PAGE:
Thanks everyone for your comments - I reckon I will have to invest in a new printer. This one is two years old now, and has been brilliant, so I will be sad to part with it - but - it is my own fault, no use crying over spilled ink! I will never, ever, use anything other than originals again !

Nimuae - 8-11-2008 at 23:28

Hi Faolan,

Yes - it is graphics that I use it for the most - I design and make cards, so it certainly has been well used, and performed brilliantly. I could kick myself - very hard - for being led astray this way!

Daz - 9-11-2008 at 02:07

I've never had joy with compatibles either, I know people who have, just they never like me... ;)

I stick to originals myself, and Canon printers, don't think I'd buy any other make TBH.

I'd hazard a guess, that the chip needs resetting on the cart/printer to make it work again... Most ink firms I've dealt with (all firms TBH) have always been willing to help sort any problems though...

scholar - 9-11-2008 at 07:25

Daz, since the prompt tells Nim to get an original cartridge, won't that fix her up properly?

(Unless, Nim, you are telling us that the original cartridges are no longer available locally, and you must buy another printer locally because of time constraints.)

Please comment, because I am cheap, and the thought that Nim might be buying a new printer when she only needs a new oem cartridge is distressing.:D:P:P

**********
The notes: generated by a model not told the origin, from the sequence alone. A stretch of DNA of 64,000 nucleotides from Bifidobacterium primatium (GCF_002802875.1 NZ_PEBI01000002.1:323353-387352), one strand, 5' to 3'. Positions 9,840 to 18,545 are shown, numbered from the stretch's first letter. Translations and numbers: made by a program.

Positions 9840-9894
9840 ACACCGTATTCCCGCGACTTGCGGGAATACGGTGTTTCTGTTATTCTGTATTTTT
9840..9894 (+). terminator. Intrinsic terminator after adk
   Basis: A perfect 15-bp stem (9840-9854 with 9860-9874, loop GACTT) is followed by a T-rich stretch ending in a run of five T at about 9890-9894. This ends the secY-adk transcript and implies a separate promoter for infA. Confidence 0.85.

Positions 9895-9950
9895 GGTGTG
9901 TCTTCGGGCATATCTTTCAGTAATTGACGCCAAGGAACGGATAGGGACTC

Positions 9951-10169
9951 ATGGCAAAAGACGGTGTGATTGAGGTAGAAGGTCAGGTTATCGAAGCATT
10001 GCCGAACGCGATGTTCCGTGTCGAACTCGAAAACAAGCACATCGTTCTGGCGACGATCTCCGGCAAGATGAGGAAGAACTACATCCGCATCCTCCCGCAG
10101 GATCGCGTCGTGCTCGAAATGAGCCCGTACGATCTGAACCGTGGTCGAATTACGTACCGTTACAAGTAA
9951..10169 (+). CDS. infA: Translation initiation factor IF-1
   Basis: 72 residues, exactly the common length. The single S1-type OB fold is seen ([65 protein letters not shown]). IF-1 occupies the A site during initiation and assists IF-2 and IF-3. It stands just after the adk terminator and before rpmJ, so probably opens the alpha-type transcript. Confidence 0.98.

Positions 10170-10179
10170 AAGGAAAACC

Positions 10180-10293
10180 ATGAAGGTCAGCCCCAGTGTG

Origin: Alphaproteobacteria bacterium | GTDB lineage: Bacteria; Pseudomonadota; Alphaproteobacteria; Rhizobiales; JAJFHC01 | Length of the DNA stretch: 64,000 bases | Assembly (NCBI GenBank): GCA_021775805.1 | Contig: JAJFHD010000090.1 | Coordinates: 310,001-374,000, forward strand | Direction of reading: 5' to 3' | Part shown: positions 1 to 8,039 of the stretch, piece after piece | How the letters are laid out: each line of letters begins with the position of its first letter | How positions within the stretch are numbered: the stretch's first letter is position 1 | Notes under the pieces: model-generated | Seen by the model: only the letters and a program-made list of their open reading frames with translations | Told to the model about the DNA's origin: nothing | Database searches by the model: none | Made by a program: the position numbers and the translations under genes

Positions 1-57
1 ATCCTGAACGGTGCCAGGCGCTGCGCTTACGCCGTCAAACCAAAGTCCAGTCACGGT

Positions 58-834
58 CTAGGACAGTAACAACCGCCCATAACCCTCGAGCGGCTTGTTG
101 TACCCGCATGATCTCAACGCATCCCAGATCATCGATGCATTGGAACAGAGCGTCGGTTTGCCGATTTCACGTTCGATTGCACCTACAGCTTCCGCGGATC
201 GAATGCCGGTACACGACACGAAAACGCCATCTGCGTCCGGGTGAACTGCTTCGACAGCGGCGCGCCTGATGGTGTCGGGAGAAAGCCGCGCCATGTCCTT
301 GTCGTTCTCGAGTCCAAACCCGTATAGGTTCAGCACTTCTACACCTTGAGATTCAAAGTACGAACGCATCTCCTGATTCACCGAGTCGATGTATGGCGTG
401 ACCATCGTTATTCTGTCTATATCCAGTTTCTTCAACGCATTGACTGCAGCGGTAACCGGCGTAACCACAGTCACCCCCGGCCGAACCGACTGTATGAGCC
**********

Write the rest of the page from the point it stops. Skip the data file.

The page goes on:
Nimuae - 9-11-2008 at 08:09

It refused to recognise it's own original cartridges when I put them back in Scholar. I know they were nearly empty - but it should have read them and given me a chart/warning to that end. Instead it just put up the message that it could not find any cartridge - and refused to budge ! Hopefully the retailer will exchange these compatibles for the 'real' ones, and that may sort it out. May have to do a re-install or something for the printer. If that doesn't work ........ ???

Daz - 9-11-2008 at 11:31

Originally posted by scholar
Daz, since the prompt tells Nim to get an original cartridge, won't that fix her up properly?

No, as I already said, I suspect the chip needs resetting...

Best way is to wait for Nim' to hear back from the Ink firm... They know far more about these things than I do...

LSemmens - 9-11-2008 at 12:04

There is a process that you must go though to "convince" the printer to accept the aftermarket cartridges. I use re-inks in my MP500 exclusively now, and do not have any problems. If you contact the cartridge manufacturer, you'll find them extremely helpful and sympathetic to your plight. I had a long talk to a representative of Calidad who make compatibles for all sorts of printers. If their cartridge causes problems, they will go out of their way to resolve it.

Early in the piece, re-inks were a pain in the posterior, but if a third party cartridge is available now, I'll use it. I even print glossy photos with no problems. The only qualifier would be that if you are doing this for a living and require a consistent result, Always use a good brand ink, either OEM or a well regarded substitute. Some third party suppliers even provide bulk ink delivery systems so that you do not need to replace cartridges every five minutes.